Franchisees will be looking to their franchisors for direction on "add-on sales" scripting and execution; food preparation and portion control; and production control opportunities. And franchisors need to keep in mind that some of the best ideas in franchising come from franchisees (breakfast at McDonald's for example). After all, they know their community and their customers best. The franchisor needs to strike the balance between encouraging franchisee ideas that can contribute to the bottom line and being careful the franchisee does not go rogue and dilute the brand.

The trust factor

As consumers, we all have our own ways – conscious or subconscious – of ranking our trust of a restaurant's operation. Now more than ever, future franchisees will be looking to attain a high level of trust before investing in a brand.

Restaurant franchisors must consider that today's customer views concepts much more intently, and trust is more important than ever. If your front-of-house personnel leaves something to be desired in terms of sanitation and social distancing compliance, your customers will naturally be skeptical about what is going on in the back of the house that they cannot see. At the same time, employees will need to trust their colleagues are keeping COVID-19 concerns top of mind even with side duties, such as cleaning, stocking and prep work.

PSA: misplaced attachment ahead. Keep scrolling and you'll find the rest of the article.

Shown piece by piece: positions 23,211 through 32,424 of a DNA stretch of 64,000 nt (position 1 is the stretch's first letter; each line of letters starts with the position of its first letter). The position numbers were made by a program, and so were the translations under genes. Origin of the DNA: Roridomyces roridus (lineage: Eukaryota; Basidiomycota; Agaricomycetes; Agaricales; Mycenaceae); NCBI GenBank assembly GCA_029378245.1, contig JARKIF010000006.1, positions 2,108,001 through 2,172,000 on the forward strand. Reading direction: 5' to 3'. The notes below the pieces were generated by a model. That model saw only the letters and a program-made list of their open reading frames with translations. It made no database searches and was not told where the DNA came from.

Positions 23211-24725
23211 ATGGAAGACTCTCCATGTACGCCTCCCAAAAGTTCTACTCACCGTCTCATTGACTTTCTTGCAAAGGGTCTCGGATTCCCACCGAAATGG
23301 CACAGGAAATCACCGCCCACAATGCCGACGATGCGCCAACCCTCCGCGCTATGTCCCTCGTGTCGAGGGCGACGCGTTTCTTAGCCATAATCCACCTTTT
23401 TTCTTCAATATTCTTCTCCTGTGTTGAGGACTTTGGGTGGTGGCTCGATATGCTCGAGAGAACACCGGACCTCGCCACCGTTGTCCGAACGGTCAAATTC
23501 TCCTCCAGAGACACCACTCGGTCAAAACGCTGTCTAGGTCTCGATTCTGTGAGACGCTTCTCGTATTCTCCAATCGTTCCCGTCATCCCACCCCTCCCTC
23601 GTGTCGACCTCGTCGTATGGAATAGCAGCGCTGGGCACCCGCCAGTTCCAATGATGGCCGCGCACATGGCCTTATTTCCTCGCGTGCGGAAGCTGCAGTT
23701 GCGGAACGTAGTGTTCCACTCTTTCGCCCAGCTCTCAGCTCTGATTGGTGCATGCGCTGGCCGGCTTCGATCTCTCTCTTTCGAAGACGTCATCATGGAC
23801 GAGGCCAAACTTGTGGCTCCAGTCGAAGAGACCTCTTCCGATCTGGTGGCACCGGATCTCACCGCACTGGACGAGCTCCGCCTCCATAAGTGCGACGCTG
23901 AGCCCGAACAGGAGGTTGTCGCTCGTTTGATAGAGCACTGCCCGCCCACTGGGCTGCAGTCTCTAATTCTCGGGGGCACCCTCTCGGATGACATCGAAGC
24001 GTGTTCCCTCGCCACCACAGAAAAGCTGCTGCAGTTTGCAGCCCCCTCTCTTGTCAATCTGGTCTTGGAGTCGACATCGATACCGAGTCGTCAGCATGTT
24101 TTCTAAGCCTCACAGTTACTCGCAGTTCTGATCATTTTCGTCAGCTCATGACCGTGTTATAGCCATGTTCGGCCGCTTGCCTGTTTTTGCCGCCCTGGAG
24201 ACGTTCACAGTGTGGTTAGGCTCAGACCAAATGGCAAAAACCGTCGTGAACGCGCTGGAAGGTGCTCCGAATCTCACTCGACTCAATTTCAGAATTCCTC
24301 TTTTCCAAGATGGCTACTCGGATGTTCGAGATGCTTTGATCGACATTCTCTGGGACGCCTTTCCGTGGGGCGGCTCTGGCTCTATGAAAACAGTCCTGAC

Related: 10 Low-Cost Franchises You Can Start From a Vehicle Right Now

For the emerging or growing franchise system, all of these trust-influencing factors at the consumer and the franchisee level need to be considered and clearly set forth in the franchise operations manual, which almost certainly needs to be updated to reflect the COVID response. In the franchise space, care needs to be taken to assure expectations of employee behavior and training are clear and enforced, without tripping over joint employment and vicarious liability concerns.

The trust factor is further influenced by a brand's social media presence, so this must be monitored and nurtured continuously. Restaurant brands in the franchise space can use social media presence to show their involvement with communities they serve, their commitment to serve customers for the long haul and their appreciation for community support.

What is the payoff for restaurant franchisors who take the time to focus on the increasingly important aspects of financial planning, revenue generation, and trust-building? Along with the ability to continue to cultivate a loyal customer base, there will be an obvious and growing desire for franchisees who want to become part of a well-prepared restaurant concept's franchise family.

Mark Siebert

Entrepreneur Leadership Network® VIP

Franchise Consultant for Start-Up and Established Franchisors

Mark Siebert is the author of The Franchisee Handbook (Entrepreneur Press, 2019) and the CEO of the iFranchise Group, a franchise consulting organization since 1998. He is an expert in evaluating company franchisability, structuring franchise offerings, and developing franchise programs domestically and internationally. Siebert has personally assisted more than 30 Fortune 2000 companies and more that 500 startup franchisors. His book Franchise Your Business: The Guide to Employing the Greatest Growth Strategy Ever (Entrepreneur Press, 2016) is also available at all book retailers.

Want to be an Entrepreneur Leadership Network contributor? Apply now to join.